According to NIN, a balanced diet should provide around 60 to 70 per cent of total calories from carbohydrates, preferably starch, about 10-12 per cent from proteins and 20-25 per cent from fat.
Nutrient dense low fat foods are recommended for old people for being physically active and healthy. Nutritionally adequate diet with extra food for child bearing/rearing women for maintenance of health productivity and prevention of diet-related disease and to support pregnancy/lactation.
Body-building and protective foods are recommended for adolescents for growth spurt, maturation and bone development. For children's growth, development and to fight infections, energy, body-building and protective food (milk, vegetables and fruits) are recommended. And for infants, breast milk and energy rich foods (fats and sugar) are needed for growth and appropriate milestones.
The balanced diet recommended for an adult man (sedentary) per day is: 20 grams of oil/fats; 25 grams of sugar, 300 grams of milk and milk products, 60 grams of pulses (for vegetarians), 30 grams of pulses, egg/meat/chicken/fish (for non vegetarians), 400 grams of vegetables, 100 grams of fruits and 420 grams of cereals and millets. Elderly people may reduce 90 grams of cereals and millets and add an extra serving of fruit.
In case of women, 300 grams of vegetables, 300 grams of cereals and millets and 20 grams of sugar, besides the other dosage recommended for men.
Half of the people suffer from nutritional anaemia and this is more pronounced in women as 70 to 90 per cent of them are found to be anaemic. Health statistics indicate that anaemia caused due to malnutrition kills over a lakh pregnant women. Coming to iodine deficiency, about 300 million people live in areas where iodine is in short supply. Iodine deficiency leads to problems like goitre, neonatal hypothyroidism, mental retardation, delayed motor development, stunting, deaf-mutism and neuromuscular disorders. Around one lakh still-birth and neonatal deaths occur every year because of deficiency of iodine in mothers.
Studies by the National Nutrition Monitoring Bureau show that the daily intake of most foods, except cereals and millets (470 grams) is much below the recommended dietary allowances. The diets provide negligible amounts of protective foods like pulses (29 grams) and vegetables.
Consumption of green leafy vegetables and other vegetables (70-80 grams), which are rich sources of micronutrients like beta-carotene, folate, calcium, riboflavin and iron, is woefully inadequate. Intake of visible fat is less than 60 per cent of the RDA.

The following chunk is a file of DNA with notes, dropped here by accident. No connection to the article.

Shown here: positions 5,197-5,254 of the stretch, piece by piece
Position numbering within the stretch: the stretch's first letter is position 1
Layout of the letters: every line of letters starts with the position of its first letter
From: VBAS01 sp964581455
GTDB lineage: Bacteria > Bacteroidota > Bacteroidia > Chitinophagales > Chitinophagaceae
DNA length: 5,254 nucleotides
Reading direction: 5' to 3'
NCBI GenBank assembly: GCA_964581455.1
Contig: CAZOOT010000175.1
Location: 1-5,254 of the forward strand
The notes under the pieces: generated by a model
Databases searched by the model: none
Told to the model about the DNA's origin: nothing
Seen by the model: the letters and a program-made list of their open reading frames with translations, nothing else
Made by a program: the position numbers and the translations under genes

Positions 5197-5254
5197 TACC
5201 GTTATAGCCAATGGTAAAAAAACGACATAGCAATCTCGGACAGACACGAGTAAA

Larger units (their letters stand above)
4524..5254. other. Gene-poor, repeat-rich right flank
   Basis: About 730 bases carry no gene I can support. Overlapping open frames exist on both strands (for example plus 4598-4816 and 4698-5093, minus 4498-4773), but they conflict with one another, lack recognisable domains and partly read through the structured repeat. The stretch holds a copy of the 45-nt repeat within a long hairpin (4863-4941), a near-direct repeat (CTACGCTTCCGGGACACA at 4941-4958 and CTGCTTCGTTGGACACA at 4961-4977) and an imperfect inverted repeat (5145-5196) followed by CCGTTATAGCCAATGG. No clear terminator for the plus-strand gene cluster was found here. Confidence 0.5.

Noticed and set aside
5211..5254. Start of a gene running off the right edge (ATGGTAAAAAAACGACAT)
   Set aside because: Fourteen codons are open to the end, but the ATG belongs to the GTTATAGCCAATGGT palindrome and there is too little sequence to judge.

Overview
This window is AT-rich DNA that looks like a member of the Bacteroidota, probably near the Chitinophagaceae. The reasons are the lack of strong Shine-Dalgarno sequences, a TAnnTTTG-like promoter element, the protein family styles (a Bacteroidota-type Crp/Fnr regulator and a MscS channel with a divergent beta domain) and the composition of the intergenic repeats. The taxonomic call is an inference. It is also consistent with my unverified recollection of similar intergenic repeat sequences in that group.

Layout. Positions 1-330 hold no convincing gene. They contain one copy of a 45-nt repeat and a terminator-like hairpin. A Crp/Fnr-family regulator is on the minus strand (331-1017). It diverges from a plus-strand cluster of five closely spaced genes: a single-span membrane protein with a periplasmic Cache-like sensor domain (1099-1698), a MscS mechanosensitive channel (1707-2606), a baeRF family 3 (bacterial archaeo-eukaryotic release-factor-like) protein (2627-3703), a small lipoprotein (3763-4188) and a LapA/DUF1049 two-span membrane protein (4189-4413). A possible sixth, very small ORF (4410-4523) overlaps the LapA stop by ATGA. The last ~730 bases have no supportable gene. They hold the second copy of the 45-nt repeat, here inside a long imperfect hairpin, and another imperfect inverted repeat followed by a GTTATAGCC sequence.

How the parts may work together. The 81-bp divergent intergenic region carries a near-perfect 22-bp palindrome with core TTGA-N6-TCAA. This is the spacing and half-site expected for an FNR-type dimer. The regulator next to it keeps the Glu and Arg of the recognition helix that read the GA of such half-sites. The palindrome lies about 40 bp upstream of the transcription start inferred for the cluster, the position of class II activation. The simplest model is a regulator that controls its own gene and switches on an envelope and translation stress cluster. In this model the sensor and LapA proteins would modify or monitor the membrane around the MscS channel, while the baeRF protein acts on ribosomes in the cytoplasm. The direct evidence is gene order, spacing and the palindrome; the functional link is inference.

"The proportion of households with energy inadequacy is 48 per cent while that with protein inadequacy is 20 per cent. Thus, in the cereal/millet-based Indian dietaries, the primary bottleneck is energy and not protein, as was earlier believed. This dietary energy gap can be easily overcome by increasing the quantities of habitually eaten foods by the poor," the study points out.

Saturday, September 23, 2006

OTC drugs may open Pandora's Box

By Syed Akbar
Hyderabad, Sept 23: The Central government's decision to allow sale of certain medicines through ordinary grocery stores is likely to open the Pandora's Box.
Health and medical experts are divided over the feasibility of the government's move as a majority of people in the country are illiterate and there's every possibility of the over the counter drugs being misused. Doctors fear that even seemingly harmless medicine like iron tablets will cause severe health complications if it is not stored properly. While those in favour of the government's move argue that over the counter sales would help the poor as they generally do not have access to a general physician.
The Central government has given time till September 26 for people to send in their suggestions and objections on the draft notification for sale of drugs in grocery stores. After September 26, the government will issue a notification after which it becomes law.
"Most of the medical stores in the country do not have proper storage facilities. We can least expect facilities in ordinary grocery stores. In medical shops at least shopkeepers have the knowledge of pharmacy. Unless the government ensures that shopkeepers are properly trained in pharmacy, the over the counter sale of medicines will prove to be harmful than beneficial," argues Dr Bhaktiyar Chowdhury of Hyderabad Spine Clinic.